Pack unable to overcome slow start, mistakes to earn bowl eligibility
NC State’s defense played well when its offense didn’t and the Wolfpack offense gained steam as the defense lost its force.
The result: a 27-13 loss to Miami on Senior Day, yet another missed opportunity for a win by a team that points to basic mistakes after the clock winds down.
A fourth-quarter drive, that started with NC State trailing 20-10 encompassed the type of frustrating play that has become the marque of the 2016 season.
On first-and-10 at Miami’s 24-yard line, Ryan Finley fail to connect with a wide-open Jaylen Samuels, who had a clear path down Miami’s edge of the field to the endzone. Finley passed to Nyheim Hines on the next snap for eight yards, then Matt Dayes ran 16 yards into the endzone. But NC State was backed up 16 yards on the third down because of clipping.
One bit forward, twice as much back.
Four plays later, NC State was up to the Miami four-yard line and lined up to convert its fourth fourth down of the day, but a false start penalty turned fourth-and-one into fourth-and-six, forcing the three-point, drive-ending play.
“There are three different things there, bottom line,” head coach Dave Doeren said. “You have to be able to hit the open man and whenever you do hit the open man, you have to be able to catch the football. Its fundamentals. The clipping penalty was a tough call, but we can’t do anything about it. It was on a line of scrimmage player who’s allowed to block low. (The official) saw an illegal block, so that’s his call. The false start’s a focus thing, that can’t happen. A lot of the things we’re talking about are fundamental things.”
The fundamentals were poor for the Pack from the start, not just in that painful final scoring drive.
“In the first half, we dropped five passes which lead to our inability to have success on third down,” Doeren said. “When you’re in a drive and you call a play, it’s protected and you throw it and you don’t catch it, that kills the situation. All those things add up.”
Even as the offense struggled to execute in the first half, the defense held the Hurricanes the three first quarter points -- holding the Hurricanes at State’s 13-yard line for three points of damage instead of seven.
A shutout second quarter by the Pack D, featuring another big stop at the six-yard line that became a missed field goal attempt, gave the NC State offense the chance to even the score by halftime.
But Miami scored on a three-play, 75-yard drive to open the second half as the Wolfpack defense relented well before the game ended. Doeren said poor tackling in the final 30 minutes of play hurt the team -- more failed fundamentals.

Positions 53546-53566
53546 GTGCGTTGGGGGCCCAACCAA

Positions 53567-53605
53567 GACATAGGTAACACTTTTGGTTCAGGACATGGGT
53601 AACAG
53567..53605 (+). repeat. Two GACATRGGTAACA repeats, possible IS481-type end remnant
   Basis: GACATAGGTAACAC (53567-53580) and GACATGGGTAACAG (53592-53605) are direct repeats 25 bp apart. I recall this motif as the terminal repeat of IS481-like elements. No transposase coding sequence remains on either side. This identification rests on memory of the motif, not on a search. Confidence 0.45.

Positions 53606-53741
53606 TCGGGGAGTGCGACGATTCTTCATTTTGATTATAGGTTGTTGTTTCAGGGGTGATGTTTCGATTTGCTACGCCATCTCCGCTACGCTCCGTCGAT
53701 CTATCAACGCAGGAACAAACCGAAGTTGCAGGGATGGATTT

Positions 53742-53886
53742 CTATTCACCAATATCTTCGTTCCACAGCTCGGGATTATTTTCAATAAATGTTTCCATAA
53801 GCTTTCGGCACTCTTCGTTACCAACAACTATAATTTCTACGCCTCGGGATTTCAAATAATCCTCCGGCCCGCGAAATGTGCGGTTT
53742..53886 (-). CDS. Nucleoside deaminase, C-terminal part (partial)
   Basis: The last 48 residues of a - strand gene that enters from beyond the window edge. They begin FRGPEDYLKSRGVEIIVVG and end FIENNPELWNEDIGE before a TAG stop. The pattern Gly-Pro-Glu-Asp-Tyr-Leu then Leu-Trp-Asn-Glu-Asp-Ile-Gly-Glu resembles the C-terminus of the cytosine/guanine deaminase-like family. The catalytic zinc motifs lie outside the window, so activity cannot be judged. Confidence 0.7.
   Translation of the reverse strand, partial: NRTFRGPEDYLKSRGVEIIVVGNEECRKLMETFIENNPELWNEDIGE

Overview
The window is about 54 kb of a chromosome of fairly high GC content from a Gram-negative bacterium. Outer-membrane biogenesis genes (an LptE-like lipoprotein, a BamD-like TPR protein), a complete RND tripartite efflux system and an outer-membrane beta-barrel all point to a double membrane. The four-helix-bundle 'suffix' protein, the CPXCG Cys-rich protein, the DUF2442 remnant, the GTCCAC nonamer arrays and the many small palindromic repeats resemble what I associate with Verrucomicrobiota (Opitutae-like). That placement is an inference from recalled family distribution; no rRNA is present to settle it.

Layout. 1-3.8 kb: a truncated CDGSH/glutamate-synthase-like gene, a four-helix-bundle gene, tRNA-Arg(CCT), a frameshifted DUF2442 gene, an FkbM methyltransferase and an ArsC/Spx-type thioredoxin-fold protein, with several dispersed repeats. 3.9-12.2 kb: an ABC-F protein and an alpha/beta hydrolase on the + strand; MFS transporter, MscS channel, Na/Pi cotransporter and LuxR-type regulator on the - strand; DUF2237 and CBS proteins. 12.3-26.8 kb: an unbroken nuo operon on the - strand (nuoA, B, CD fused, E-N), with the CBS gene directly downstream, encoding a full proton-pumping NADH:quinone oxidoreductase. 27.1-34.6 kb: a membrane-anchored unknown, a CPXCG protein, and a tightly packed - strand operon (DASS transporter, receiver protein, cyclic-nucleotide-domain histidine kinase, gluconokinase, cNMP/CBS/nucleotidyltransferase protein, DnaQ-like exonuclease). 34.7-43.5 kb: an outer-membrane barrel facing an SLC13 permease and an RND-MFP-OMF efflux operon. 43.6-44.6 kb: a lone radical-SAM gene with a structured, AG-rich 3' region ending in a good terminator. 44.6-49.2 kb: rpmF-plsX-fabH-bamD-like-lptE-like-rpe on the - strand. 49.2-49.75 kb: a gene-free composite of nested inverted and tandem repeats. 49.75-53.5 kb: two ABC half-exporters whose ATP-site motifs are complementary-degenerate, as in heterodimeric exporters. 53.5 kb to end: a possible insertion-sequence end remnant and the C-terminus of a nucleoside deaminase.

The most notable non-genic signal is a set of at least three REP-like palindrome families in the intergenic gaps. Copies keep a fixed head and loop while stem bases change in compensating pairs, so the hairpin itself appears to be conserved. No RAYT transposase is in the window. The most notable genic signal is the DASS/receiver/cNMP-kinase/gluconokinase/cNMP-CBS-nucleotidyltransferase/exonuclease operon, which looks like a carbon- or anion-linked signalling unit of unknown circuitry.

“We just had trouble wrapping up,” defensive tackle Justin Jones said. ”(We needed to) put a focus on wrapping them up and tackling them to the ground, or at least holding them so we could get the ball out and get a turnover or something. There’re never enough plays (made) if we don’t get the swing of the game going back our way.”
Miami went to its “bread-and-butter attack,” safety Josh Jones said. Hurricanes tailback Mark Walton rushed for 128 yards and the difference-making period of play was the one NC State said it had prepared for.
“Obviously we didn’t do enough, we could’ve gotten a stop at the end of the game and we didn’t,” said the safety, who lead the game with 15 tackles. “We just didn’t finish on defense. We played well in the first half and then in the third quarter, (Miami) came out and scored two touchdowns. We knew they were a third quarter team, that’s what we preached all weekend.”
There is no solace in a mere four penalties in the game, given that they were each committed at crucial times. Converting 75 percent of fourth downs doesn’t matter when none of them earned the Pack points and the one failed conversion came closest to the goal line. Defensive stops aren’t praiseworthy when they only last half the game and aren’t possession- and point-earning turnovers.
Even having senior running back Matt Dayes become the first Wolfpack player to rush for more than 1,000 yards since 2002 is seemingly irrelevant, bittersweet to the rusher himself, when a loss is as repetitive as this one is for NC State and keeps the program from having secured a postseason yet.
“It’s tough right now because there were a lot of mistakes made out on the field and a lot of missed opportunities, that’s why it hurts so bad right now,” Dayes said. “It’s correctable, we focus on these things all the time in practice. We’ve just got to come out and do it in the game.”
“Our guys are good enough to do that and have been,” Doeren said.
Now in the last week of the regular season, the Wolfpack believes that even though its mistakes are in basic areas of the game, the errors can still be fixed with just six days left of guaranteed play.
“We’ve got to continue to finish, to keep that momentum,” Josh Jones said. “We had a lot of close games this year, it’s kind of heartbreaking if we don’t make a bowl game. But we will make a bowl game, we are going to beat UNC.”